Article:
Effects of hypercaloric enteral intervention on malnutrition patients with a history of febrile seizure before the age of six

Authors

Keywords:

Febrile seizure, Malnutrition, Micronutrients, Body mass index, Enteral nutrition

Abstract

Aim: Febrile seizure is the most prevalent (~5%) convulsion in children between 3 to 60 months of age and has been related to iron deficiency. Thus, when it is combined with malnutrition, it may increase negative outcomes. In this study, we present the effects of hypercaloric (1.5 kcal mL-1) nutritional intervention on undernourished children with a history of febrile convulsions prior to the age of 6. Methods: A cohort of 44 patients between ages 1-6 years with a history of a febrile seizure was included in the study. Hypercaloric nutritional intervention was applied to all patients. Baseline patient records containing anthropometrical and micronutrient measurements were compared with the 3rd month and the 6th month visits. All patient records were retrospectively obtained from Istanbul Research and Training Hospital, İstanbul, Turkey. Results: There were significant improvements in the z-scores of weight (P=0.002) and body mass index (P<0.001). Approximately 50% of iron and 25-hydroxyvitamin D3 (25D3) deficient patients were cured and their serum concentrations increased significantly (P<0.001 for both). Treatment did not affect iron concentrations in patients without iron deficiency (P=0.074). Normal concentrations of 25D3, folate, and vitamin B12 improved inside the optimal micronutrient ranges without toxicity. Conclusion: Overall, hypercaloric nutritional intervention abated iron and 25D3 deficiency and significantly improved the z-scores of BMI and weight in malnourished pediatric patients under the age of 6 with a history of febrile seizures without toxicity.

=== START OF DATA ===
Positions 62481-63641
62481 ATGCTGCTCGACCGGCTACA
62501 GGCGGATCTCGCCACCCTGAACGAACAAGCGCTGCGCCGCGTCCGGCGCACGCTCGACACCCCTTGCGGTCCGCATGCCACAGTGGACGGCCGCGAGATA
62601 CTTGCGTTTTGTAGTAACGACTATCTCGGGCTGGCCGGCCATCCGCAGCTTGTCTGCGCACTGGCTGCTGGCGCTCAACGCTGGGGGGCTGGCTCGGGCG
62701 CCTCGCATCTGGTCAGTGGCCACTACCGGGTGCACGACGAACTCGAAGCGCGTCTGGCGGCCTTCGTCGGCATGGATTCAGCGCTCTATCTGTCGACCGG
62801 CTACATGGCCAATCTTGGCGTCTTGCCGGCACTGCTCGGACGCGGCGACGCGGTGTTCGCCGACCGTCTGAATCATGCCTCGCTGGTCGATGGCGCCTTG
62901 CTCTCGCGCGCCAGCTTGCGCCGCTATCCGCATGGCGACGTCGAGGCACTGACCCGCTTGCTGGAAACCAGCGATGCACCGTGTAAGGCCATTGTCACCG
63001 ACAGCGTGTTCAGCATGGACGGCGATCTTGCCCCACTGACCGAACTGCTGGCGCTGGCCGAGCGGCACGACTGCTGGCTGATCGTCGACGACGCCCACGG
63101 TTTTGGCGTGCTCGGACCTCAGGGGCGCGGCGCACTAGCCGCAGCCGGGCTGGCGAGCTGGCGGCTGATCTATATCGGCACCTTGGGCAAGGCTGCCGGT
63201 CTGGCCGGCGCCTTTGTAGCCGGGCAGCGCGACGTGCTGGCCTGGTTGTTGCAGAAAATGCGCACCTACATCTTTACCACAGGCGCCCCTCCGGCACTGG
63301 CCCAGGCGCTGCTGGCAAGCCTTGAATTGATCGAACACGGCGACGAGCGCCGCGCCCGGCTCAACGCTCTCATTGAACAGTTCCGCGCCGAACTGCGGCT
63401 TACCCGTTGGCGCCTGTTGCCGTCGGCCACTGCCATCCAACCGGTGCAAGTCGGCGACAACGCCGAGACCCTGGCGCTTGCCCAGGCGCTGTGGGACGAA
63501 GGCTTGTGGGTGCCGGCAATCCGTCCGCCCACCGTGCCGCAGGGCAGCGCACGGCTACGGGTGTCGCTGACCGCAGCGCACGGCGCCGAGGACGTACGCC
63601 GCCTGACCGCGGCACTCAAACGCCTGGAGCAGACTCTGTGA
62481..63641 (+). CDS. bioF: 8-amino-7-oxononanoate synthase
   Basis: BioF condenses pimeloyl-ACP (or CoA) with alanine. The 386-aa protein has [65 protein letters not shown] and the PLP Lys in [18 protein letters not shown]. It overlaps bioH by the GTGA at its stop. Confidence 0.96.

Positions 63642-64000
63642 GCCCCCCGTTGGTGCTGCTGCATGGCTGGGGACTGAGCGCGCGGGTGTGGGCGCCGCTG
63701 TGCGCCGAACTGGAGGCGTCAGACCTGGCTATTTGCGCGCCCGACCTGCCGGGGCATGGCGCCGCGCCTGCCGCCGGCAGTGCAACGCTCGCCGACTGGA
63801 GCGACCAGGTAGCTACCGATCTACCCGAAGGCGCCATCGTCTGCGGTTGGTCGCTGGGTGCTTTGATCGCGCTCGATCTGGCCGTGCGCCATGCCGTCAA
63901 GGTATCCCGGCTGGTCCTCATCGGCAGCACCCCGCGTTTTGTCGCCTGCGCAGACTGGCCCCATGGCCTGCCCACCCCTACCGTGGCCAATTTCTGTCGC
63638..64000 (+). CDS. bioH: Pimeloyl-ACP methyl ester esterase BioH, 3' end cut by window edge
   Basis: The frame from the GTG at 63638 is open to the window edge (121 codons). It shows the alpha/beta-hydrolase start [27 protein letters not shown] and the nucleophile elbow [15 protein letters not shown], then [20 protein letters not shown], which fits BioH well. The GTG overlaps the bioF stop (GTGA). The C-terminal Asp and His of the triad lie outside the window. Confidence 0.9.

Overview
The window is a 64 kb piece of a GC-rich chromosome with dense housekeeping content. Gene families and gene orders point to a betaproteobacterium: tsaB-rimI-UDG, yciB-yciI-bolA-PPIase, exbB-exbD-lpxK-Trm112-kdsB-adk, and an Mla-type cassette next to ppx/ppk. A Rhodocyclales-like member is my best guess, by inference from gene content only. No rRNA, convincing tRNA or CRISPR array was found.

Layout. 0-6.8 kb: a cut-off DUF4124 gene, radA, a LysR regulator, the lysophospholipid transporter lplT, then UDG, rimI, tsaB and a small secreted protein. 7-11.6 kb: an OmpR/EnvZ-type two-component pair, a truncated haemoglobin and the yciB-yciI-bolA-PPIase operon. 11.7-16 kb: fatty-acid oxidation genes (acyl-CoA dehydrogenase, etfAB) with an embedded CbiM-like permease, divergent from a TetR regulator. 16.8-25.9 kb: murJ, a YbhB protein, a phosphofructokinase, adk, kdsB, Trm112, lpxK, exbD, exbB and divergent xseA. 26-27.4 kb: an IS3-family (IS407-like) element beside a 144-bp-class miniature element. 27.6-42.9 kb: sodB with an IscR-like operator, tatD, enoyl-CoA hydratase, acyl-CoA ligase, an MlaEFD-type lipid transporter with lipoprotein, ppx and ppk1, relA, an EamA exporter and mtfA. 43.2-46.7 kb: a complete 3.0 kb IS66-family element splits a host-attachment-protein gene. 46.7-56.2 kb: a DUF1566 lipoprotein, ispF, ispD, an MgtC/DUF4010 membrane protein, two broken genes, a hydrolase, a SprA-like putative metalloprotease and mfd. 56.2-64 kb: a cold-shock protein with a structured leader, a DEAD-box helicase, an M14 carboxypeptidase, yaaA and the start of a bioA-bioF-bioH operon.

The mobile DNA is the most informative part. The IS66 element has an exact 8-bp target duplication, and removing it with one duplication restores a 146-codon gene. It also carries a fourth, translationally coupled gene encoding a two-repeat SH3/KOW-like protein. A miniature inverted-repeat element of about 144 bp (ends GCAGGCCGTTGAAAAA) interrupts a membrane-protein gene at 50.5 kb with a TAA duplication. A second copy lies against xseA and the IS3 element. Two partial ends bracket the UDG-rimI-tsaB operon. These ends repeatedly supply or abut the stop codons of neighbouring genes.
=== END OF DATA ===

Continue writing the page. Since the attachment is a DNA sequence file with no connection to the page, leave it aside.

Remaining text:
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Published

2020-09-01

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Research Article

How to Cite

1.
Sünnetçi Silistre E, Özpenpe Özlem, Hatipoğlu HU, Doğan A, Ozdener F. Effects of hypercaloric enteral intervention on malnutrition patients with a history of febrile seizure before the age of six. J Surg Med [Internet]. 2020 Sep. 1 [cited 2022 Oct. 3];4(9):738-42. Available from: https://jsurgmed.com/article/view/788917